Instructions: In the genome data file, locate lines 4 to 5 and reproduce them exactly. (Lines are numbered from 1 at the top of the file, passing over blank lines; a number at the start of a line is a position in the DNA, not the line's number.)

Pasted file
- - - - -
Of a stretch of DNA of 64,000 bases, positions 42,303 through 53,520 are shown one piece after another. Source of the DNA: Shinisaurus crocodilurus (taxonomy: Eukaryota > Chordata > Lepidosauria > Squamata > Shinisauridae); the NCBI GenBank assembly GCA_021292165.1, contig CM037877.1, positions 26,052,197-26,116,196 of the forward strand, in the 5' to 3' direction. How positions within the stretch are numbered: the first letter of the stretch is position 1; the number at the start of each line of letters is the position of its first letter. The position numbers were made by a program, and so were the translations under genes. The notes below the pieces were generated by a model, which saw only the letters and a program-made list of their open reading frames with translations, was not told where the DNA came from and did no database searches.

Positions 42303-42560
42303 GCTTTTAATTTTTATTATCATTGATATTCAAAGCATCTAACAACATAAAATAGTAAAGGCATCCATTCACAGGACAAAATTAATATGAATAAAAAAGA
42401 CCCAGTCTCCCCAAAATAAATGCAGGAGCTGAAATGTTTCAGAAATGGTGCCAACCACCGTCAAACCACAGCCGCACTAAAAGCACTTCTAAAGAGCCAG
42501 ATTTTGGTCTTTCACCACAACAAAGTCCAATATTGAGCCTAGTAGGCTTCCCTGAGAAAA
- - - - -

42401 CCCAGTCTCCCCAAAATAAATGCAGGAGCTGAAATGTTTCAGAAATGGTGCCAACCACCGTCAAACCACAGCCGCACTAAAAGCACTTCTAAAGAGCCAG
42501 ATTTTGGTCTTTCACCACAACAAAGTCCAATATTGAGCCTAGTAGGCTTCCCTGAGAAAA